Tomorrow, a bike ride to the farmers' market for veggies, apples, honey, and maybe a cinnamon roll from the Davis bakers.

Tuesday, October 13, 2009

Weather No Longer Perfect

And now the perfect weather is gone. Wow. Is it. Huge wind, huge rain, huge tree limbs flying through the air. It's cool. I like it. I sure as hell didn't go outside in it though.

Stalled. Stuck. Stopped.

A week of perfect fall weather, almost entirely wasted. I am disappointed to report that last week was the worst week to date in terms of moving forward in the Big Fat Fitness Comeback. If I start the workout week on Monday, as I still tend to do after years of structuring training that way, I managed exactly one day of exercise. On Wednesday, I did my bike commute and even put in a couple of extra miles at lunch running some errands over on Fourth Street. But that was it.

Monday we drove back from Sea Ranch, and then I ran out and got a pedicure instead of doing exercise. Sometimes you just have to get the feet pretty before you can think of anything else. Tuesday I was in stressed out work mode from the time I got up (too late, too late!) till after dark. I didn’t make myself take a 20 minute walk before dinner. I just didn’t. Thursday… what happened Thursday? Oh, yeah, I had a doctor’s appointment in the morning, a ton of work, and then a meeting at Capital Stage in the late afternoon. I had planned to ride my bike to the theater, but was dealing with work stuff until it was too late to ride the bike and be on time for the meeting. After the meeting I had more work.

Friday I had to drive to the office to pick up all the supplies for the all-day training I was doing on Saturday. Got home with a headache and couldn’t face going outside. Saturday I did the all-day training and got home with a stiff neck and serious fatigue. Hit the couch and fell asleep. Well, I thought, at least I’ll get a ride in on Sunday. But I woke up with mild vertigo - that’s a new one - and moving my head made it worse. So I tried to keep still until it was time to go out to the theater. The vertigo gradually subsided, but I felt pretty weird throughout the day. Maybe connected with my neck stiffness? After the matinee there was some hanging out with my family, whom I hadn’t seen in weeks. And then it was night.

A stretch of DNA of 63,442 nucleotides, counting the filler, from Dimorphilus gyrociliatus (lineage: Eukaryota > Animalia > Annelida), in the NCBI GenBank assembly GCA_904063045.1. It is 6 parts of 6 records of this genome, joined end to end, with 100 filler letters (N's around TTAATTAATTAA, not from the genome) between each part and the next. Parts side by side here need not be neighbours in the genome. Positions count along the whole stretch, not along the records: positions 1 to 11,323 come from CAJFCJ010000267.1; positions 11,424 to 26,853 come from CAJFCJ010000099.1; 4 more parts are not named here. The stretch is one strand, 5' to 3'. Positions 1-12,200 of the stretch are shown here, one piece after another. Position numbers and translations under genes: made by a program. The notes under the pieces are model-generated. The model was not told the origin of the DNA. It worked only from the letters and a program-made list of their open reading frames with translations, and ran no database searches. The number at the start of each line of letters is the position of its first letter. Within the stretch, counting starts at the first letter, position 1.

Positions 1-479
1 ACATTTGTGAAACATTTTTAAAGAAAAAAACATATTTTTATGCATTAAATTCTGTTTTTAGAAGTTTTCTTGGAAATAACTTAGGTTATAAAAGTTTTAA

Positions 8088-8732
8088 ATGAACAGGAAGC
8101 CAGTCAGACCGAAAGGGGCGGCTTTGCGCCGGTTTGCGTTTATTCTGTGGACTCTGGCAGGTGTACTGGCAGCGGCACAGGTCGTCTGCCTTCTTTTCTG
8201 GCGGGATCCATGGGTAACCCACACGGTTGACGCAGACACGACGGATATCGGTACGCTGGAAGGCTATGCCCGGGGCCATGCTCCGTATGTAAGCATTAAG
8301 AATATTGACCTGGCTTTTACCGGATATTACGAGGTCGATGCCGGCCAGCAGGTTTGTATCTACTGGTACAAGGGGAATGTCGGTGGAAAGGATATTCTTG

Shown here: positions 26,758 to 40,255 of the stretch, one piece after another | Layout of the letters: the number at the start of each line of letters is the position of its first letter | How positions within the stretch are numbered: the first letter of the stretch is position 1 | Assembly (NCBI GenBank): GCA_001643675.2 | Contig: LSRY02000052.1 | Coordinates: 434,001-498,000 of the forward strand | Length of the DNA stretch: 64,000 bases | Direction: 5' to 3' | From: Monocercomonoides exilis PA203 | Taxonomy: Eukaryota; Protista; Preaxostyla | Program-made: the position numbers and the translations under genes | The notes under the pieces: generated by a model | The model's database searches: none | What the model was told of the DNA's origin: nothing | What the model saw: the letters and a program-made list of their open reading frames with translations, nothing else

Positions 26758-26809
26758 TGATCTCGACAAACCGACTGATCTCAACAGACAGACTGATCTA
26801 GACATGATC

Some weeks happen like this. But I can’t let this stretch get out to two weeks, or we could have trouble, and that starts with T and that rhymes with D and that stands for “D’oh! I turned into a couch potato again!” I need to work less (at my job) and yet remain a model employee.

Wednesday, October 7, 2009

By the Beautiful Sea

Pretty much every October we head up the Sonoma coast, about as far as you can get before it becomes the Mendocino coast, for a long weekend at Sea Ranch. It's a spectacular corner of the world, where high sandstone bluffs meet the cold north Pacific, redwoods loom on the mountains just beyond the meadows, and rich white people go to retire. Sometimes, not-exactly-rich white people go there to vacation. Tim's brother Dan had picked out a little gem of a rental house overlooking the ocean and the golf course, or, as the deer like to think of it, the 24 hour all-you-can-eat vegetation buffet. There was a hot tub on a private patio, and another deck open to the sweeping view. Schweet.